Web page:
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Kharkov’s rich Jewish heritage

Kharkov, Ukraine´s Reform congregation holds a Shavuot service in June 2005. (Sue Fishkoff)

Kharkov, Ukraine´s Reform congregation holds a Shavuot service in June 2005. (Sue Fishkoff)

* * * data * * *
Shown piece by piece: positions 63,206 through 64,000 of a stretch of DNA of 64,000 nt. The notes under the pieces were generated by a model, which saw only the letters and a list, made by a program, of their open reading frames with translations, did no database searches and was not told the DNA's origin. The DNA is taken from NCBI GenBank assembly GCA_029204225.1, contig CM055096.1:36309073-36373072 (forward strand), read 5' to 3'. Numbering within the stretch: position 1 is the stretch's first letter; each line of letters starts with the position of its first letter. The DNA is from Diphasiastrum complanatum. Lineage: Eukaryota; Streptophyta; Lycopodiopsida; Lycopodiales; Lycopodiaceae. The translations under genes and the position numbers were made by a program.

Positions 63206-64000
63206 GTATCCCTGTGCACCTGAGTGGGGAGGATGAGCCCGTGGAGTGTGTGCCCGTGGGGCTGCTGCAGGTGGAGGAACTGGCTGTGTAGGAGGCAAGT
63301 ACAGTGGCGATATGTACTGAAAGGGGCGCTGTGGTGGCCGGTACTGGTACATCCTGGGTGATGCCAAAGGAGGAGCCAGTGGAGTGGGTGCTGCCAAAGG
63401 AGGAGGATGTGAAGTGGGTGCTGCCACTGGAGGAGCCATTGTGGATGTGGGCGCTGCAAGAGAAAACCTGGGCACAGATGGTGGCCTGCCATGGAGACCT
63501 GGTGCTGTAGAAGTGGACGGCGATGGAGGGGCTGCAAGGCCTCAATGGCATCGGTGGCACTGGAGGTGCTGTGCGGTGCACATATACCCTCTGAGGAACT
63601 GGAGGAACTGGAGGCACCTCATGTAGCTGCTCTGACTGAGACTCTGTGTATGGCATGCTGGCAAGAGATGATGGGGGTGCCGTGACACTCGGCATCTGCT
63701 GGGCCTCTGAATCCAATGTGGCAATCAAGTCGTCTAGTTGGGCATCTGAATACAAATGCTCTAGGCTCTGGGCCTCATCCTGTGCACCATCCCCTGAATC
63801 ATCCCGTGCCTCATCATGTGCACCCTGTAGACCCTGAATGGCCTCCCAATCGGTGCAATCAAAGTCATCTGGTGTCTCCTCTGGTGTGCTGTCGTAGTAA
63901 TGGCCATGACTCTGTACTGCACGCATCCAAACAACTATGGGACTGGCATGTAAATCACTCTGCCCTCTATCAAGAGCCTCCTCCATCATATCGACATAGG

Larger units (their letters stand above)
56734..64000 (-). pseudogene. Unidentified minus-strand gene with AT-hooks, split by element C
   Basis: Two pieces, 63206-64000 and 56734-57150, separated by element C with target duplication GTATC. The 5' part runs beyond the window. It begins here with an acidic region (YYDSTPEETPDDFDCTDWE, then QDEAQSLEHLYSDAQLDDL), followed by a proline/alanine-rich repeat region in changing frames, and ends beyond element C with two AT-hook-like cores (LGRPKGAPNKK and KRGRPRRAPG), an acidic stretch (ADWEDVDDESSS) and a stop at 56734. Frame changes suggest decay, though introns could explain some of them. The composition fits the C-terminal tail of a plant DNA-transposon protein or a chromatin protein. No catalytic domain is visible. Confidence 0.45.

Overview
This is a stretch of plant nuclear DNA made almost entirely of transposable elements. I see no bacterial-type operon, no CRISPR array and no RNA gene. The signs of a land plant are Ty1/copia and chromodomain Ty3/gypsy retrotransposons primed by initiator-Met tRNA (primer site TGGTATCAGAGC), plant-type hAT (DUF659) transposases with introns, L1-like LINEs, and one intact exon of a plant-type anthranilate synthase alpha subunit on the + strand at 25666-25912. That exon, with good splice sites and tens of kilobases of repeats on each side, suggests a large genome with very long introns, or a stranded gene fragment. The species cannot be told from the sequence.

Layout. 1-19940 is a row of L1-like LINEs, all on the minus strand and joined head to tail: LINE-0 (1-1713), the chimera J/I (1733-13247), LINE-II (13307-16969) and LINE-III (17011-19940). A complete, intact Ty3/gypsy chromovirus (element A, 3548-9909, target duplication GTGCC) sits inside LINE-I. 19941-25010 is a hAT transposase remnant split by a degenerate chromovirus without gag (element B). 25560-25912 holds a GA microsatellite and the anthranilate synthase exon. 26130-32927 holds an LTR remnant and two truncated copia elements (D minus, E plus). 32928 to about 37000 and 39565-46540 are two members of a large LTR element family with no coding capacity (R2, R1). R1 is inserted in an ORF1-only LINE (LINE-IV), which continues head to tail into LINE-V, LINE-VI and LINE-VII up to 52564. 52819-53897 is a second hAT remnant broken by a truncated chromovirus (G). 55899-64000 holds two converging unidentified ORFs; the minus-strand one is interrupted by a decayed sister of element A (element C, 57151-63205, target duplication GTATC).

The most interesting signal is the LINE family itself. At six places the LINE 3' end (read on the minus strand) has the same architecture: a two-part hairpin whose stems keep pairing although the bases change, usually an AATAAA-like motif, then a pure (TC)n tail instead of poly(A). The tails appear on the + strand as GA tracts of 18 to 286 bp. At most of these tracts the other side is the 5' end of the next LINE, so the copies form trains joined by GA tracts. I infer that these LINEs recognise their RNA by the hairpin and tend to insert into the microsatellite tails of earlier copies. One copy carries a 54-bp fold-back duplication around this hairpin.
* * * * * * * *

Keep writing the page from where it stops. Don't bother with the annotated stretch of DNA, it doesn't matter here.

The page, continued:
KHARKOV, Ukraine, Aug. 31 (JTA) — Kharkov is Ukraine’s second largest city, a major trade, intellectual and cultural center for more than 200 years. It’s seldom on the American Jewish radar, although by the end of the 19th century the eastern Ukrainian city’s Jewish community was the second largest in the Russian Empire. Kharkov’s young Jews were active in the Bilu Zionist movement, as well as in underground revolutionary organizations, both of which emerged from university circles. Jewish religious life in Kharkov reached its zenith in 1913, with the completion of the city’s monumental Choral Synagogue. By 1917 there were 20 synagogues in Kharkov, as well as many Jewish welfare, communal and political-cultural organizations. All were closed by the Soviet authorities in the early 1920s, except for one synagogue that was permitted to remain open until the 1940s for the city’s 150,000 Jews. The 1941-43 Nazi occupation of Kharkov was brutal, with mass killings and deportations. Just 1,000 Jews were left in Kharkov after the war. Today, there are 40,000 to 50,000 Jews in Kharkov, and a prosperous Jewish communal structure that includes half a dozen Jewish schools, a branch of Kiev’s Solomon University, three synagogues, an active Hillel and Hesed welfare system, and one of the largest JCCs in the former Soviet Union.

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